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"Triple-decker" vs "three-decker"[edit]

Both the Boston Globe and the Worcester Telegram & Gazette prefer three-decker as does the Worcester Historical Museum in its article on the historical signifance of the three-decker.

I've heard both names used. Google search for "triple-decker house OR housing OR apartment OR condo" turned up approximately twice as many hits as the corresponding search for "three-decker", so I think the article should continue to use "triple-decker" as the primary term. Dr.frog 21:36, 15 December 2006 (UTC)

Triple-decker is a misnomer. These are historically called three deckers in eastern Massachusetts where they originated and are erroneously referred to as triple-deckers. -- 04:29, 30 December 2006 (UTC)ACB

I believe that "three-decker" is correct, but that "triple-decker" is more likely to be used by the kind of person who goes online, thus accounting for its preponderance in a Google search. JamesMLane t c 07:26, 30 July 2007 (UTC)
I've lived in a triple-decker for many years, and that's what they were known as. But, we would say three-decker or more often, three-family, because we Bostonians like to shorten names of things, like streets, and such, removing extra syllables. - Jeeny Talk 15:10, 30 July 2007 (UTC)
Anyway, try saying "triple-decker" and then say "three-decker" out loud. Which is easier? I believe triple-decker flows better and one can say it very fast. lol. Also I think it's the other way around. The transplants call it a three-decker, rather than three-family, etc.- Jeeny (talk) 07:53, 25 November 2007 (UTC)
You have a double-decker bus, it would only make sense to have a triple-decker apartment building. -- (talk) 08:00, 25 November 2007 (UTC)
There are no double-decker buses in Boston, nor the US. Now take my advice again, and read a book or two. - Jeeny (talk) 08:09, 25 November 2007 (UTC)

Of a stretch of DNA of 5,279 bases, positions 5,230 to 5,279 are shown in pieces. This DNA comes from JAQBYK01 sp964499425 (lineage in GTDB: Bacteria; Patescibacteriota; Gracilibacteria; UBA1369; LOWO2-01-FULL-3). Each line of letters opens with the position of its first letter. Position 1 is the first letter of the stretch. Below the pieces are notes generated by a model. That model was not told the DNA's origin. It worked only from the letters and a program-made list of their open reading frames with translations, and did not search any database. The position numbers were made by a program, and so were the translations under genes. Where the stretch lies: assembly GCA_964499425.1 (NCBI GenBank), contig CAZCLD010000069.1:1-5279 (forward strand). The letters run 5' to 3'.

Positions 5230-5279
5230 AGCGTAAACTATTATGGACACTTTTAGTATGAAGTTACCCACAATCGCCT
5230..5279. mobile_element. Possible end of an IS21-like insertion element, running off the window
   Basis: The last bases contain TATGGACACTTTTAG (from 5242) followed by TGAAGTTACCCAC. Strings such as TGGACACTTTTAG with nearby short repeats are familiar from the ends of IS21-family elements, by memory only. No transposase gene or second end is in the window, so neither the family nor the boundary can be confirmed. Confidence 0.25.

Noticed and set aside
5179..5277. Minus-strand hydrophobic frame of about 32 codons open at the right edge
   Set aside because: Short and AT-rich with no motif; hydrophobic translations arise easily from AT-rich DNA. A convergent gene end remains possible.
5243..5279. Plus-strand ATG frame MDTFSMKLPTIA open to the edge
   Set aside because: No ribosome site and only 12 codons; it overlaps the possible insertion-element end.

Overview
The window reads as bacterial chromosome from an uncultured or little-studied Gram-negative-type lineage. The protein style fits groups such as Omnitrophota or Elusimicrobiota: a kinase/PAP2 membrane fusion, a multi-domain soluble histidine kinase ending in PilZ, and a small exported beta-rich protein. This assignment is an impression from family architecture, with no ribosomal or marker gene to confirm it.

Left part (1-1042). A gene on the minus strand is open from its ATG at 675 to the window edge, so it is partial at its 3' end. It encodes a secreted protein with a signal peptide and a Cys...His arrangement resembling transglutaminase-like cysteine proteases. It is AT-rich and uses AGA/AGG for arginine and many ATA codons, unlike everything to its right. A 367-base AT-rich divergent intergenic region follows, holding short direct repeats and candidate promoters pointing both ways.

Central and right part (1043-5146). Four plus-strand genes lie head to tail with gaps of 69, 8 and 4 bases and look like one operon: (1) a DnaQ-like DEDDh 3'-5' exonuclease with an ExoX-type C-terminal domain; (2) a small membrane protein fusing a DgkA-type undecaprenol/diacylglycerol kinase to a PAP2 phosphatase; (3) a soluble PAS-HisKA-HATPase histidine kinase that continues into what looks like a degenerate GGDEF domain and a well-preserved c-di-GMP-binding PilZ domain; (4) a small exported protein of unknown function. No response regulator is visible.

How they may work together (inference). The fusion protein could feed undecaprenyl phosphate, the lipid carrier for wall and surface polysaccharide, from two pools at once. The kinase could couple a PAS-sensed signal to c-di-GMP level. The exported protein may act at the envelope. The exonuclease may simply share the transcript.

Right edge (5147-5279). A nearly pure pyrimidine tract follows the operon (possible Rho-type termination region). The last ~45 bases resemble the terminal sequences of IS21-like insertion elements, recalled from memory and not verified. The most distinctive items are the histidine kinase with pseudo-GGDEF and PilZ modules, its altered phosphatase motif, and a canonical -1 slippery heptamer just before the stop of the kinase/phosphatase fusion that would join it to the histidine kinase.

I meant 'you' in a general way. Mankind. But seriously, you have no double deckers in Boston? I thought US cities would have high capacity public transport. Never mind, it's not the point. -- (talk) 08:13, 25 November 2007 (UTC)
I knew what you meant, but still. Read a book, no more comics. There are two-family houses, but no-one would call them double-deckers. We have trains/subways, oh and trolleys... well in Boston, and many older (bigger) cities, anyway. Not here. It sucks here, even though Cincinnati is a "big" city (3rd largest). There were subways built here, but incomplete and never used. Spent all that money for naught. - Jeeny (talk) 08:16, 25 November 2007 (UTC)
I grew up in one of these in Cambridge (in fact, just down the street from the one pictured, which was a bit of a thrill to see) and I can't remember them being called anything but three-deckers, so I'm going to agree with Jeeny. Something I hesitate to add to the article, because I can't find a citation, is that these houses usually feature two interior staircases to the upper floors, and a full basement. The reason for the back stair case was to keep the front staircase clean. The houses were mostly heated by a hot water radiator system fired by a coal furnace originally (no longer!) and the back staircase accesses the basement and a coal room, where you'd go for cooking fuel. Obviously you don't want to be carring coal up the front stairs and through your living area, nor the coal ash down the front stairs either, if you're trying to keep a "respectable" home. If anyone has good texts on this style of vernacular home, it would be great to add that info to the article. Cantabwarrior (talk) 23:08, 7 January 2008 (UTC)

? Incomplete subways? I bet they are great fun to explore thru. Can you get into them? We have Trams (trolleys) up in Christchurch and in a few other towns. I can't imagine not driving my own car though, it's too fun. —Preceding unsigned comment added by (talk) 08:34, 25 November 2007 (UTC)

Article should have a link in case any one is looking for a tripple cheeseburger. —Preceding unsigned comment added by (talk) 06:16, 20 May 2008 (UTC)

Bayonne Box[edit]

A "Bayonne Box" is something completely different than a triple decker. Yes, North Jersey cities like Newark and Bayonne have triple deckers. However the Bayonne Box is a new phenomenon. It's a recently made house that takes up the entire lot, with no yard, back or front. The front of the house is mostly taken up by the garage and driveway. Most have aluminum siding. —Preceding unsigned comment added by (talkcontribs) 02:41, 21 May 2009

Fall River, Weathering, and Kingston Wm. Heath.[edit]

I just reverted a considerable amount of fairly good information that I see as excessive and too narrowly focused for this article, but looks like it might belong, on that kind of scale, elsewhere. It looks as though Heath's term for adaptation, decline and revitaization, "weathering" did not catch on too much yet, although that could be simply because I'm no longer as familiar with the subject area. Anmccaff (talk) 17:58, 4 May 2016 (UTC)